Besides being a sought after application of the newest innovations in photography, stereoscope slides, sometimes called stereographs, became collector items in their own right. These slides were a way of viewing a world far away in classrooms, a means of retaining a memory of a trip, or aspiring to get there. These popular diversions coincided with an age gripped with an increasingly rapid pace of life. Train tracks crisscrossed the world. Gone was the era when one slowly traveled via riverboat or horseback (if one could afford it). Mostly, people walked, or in the United States, hopped on a wagon train. A quick pace for a human to walk is just four miles per hour. The crossing from sea to shining sea - if avoiding death along the way - took about six months.
In 1871, Grand Central Terminal (everyone calls it Station, but I assure you, it is technically Terminal) opened, bringing all of Vanderbilt’s train empire to the very heart of New York, or at least a quick carriage ride away from the mansions gracing the burgeoning Upper East Side. And where did the ladies who lunch go to escape? They took the New York Central and Hudson River Railroad to Troy and then a livery cab a few miles north from there. Since 1872... Saratoga. What happened at Saratoga? Society played and gambled and then they took the waters to recuperate.
Saratoga, New York was just a short ride up the Hudson River to escape muck of the city to the fresh air of the country. One would dine well, take the good waters and air, and entertain oneself at the casino or the horse track. This stereoscope card from 1882 features the dining hall, then the largest in the world (and one of two!), complete with wait staff. Saratoga today still bottles the water in heavy blue bottles.
They may have had the idea to bottle the water for health purposes and sale from France. The first bottled water, Châteldon, has been bottled continuously since 1650. With less than a million bottles produced annually, it still has a similar audience that it did centuries ago. As it was recommended for the excesses of the life at the Court by the doctor to The Sun King, Louis XIV, at Versailles. Even with the tarnished reputation of its collaborator owner, Pierre Laval, during World War II, the waters are still quite desired. At €14 a bottle in top restaurants, they do not need a website...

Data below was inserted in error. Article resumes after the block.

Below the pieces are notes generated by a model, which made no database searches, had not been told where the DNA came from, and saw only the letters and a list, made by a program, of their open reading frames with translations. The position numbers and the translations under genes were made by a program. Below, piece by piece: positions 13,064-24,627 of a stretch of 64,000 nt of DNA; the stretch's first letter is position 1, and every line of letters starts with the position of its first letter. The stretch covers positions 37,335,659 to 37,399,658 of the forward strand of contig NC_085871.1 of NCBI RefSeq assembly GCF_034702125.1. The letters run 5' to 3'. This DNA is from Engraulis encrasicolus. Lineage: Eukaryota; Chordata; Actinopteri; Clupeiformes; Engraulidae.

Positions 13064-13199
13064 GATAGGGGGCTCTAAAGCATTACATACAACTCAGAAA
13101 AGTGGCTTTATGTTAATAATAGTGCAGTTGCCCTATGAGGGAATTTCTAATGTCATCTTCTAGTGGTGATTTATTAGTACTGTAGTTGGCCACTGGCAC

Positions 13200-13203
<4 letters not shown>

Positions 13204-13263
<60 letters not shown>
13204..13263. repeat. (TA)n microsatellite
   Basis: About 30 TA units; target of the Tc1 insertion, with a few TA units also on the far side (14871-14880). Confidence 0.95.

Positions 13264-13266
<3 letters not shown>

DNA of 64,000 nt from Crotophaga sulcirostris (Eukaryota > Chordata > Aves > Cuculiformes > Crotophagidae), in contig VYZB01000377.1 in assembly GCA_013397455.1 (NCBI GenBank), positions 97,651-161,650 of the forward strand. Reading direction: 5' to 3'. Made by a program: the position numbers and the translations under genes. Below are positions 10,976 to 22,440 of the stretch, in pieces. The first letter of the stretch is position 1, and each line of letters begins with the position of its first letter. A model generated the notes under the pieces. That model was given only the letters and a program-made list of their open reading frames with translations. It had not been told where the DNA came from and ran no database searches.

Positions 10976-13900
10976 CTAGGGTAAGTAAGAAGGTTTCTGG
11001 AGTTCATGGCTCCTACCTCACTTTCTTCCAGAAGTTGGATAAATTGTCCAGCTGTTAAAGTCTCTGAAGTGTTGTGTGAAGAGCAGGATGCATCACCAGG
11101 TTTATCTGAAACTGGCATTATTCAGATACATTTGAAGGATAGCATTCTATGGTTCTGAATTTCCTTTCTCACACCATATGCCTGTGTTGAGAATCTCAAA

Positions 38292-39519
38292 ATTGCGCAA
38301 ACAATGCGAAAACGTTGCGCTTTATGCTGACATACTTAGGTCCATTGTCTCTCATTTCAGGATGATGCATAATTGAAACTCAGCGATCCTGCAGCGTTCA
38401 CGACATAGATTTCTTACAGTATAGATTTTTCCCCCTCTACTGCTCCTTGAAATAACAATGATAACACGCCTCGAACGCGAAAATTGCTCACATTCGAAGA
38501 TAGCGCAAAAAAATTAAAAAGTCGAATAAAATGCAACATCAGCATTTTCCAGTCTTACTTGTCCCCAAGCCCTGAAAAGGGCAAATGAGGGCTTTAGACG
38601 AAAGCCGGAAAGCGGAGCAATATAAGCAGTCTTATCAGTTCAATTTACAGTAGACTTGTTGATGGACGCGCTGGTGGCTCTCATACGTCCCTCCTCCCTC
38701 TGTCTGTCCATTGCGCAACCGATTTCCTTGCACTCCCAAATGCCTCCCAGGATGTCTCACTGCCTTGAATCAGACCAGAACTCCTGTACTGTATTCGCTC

Just twenty miles to the North - the source of that nefarious collaboration - Vichy. Vichy has been a source of hot water since Roman times. It continued to hold its reputation as a curative for the elite of the ancien régime. For a tourist, other local attractions besides the ruins and the baths were the volcanic landscape that produced the health-inducing waters. Here is a stereoscope slide of Vichy in the idyll between wars on French soil (1870-1914).
Vichy - La Pièce D'eau des Cygnes
To the East of Paris, near the border to Germany is another center of waters in France. In the Lower Moselle valley, the terrain is so steep that vineyards cannot thrive. The shale soil that so vexes the vintner, however, is perfect for the mineralization of water. The original spa town there was Contrexéville. Here is a stereograph slide of Le Casino in our collection:
Originally, this hard water (Calcium and Magnesium) was prescribed as a tonic for the urinary system and was also marketed as good for the liver. The source at Contrexéville is owned by Nestlé and today, it is marketed as a way for women, together, to lose weight: "la contrexpérience." Please watch that ad. I do wonder what the Phantom would say.
Better known outside of France is Vittel, right next door. Known today as the water of both the London and Paris marathons, it owes its lion share of the French water market (and there are about 200…) due to great marketing from Nestlé which purchased La Grande Source in 1992. In fact, Vittel exists as a spa town because of the founder’s visit to Contrexéville, Louis Bouloumié bought The Fontaine de Gérémoy in 1854, started bottling at the source and by 1856, Vittel was a destination. By 1860, the train line was extended to nearby Épinal, making Vittel even more accessible to Parisian who needed to escape the stress of the city.
The source of this blog? A decades-long obsession with the merits of various waters and this ultimate primary resource of over 300 stereoscope slides in our collection. We have photographed every one, researched many, and in the coming weeks will be posting each one on the website.
To have this vast quantity of slides with such a variety of subject matter is a goldmine for those interested in history, like us. History is often simply defined as change over time, but to clarify, the American Historical Association added four more c’s: causality, context, complexity, and contingency. This is just a blog post, but I hope we touched on the "five c’s" with a little trip to take the waters - in 19th century 3D.
Join us as we go across the pond. How is this for the speed of travel? Not quite the Concorde, but our flight with WOW Airlines is 2762 miles from Baltimore to Reykjavik and after a short layover in one of the world's best small airports, we will continue to Roissy-Charles de Gaulle. CDG has its own reputation... After 1396 more miles and a total of only ten hours (plus a short four-hour drive and three hours of being in an airport before a flight, we will be in Paris. Grand Tour IV. We will find a few more stereoscope slides to add to the collection, surely. Follow us on Instagram and Facebook for updates on our trip - and some photos of stereoscope slides in situ.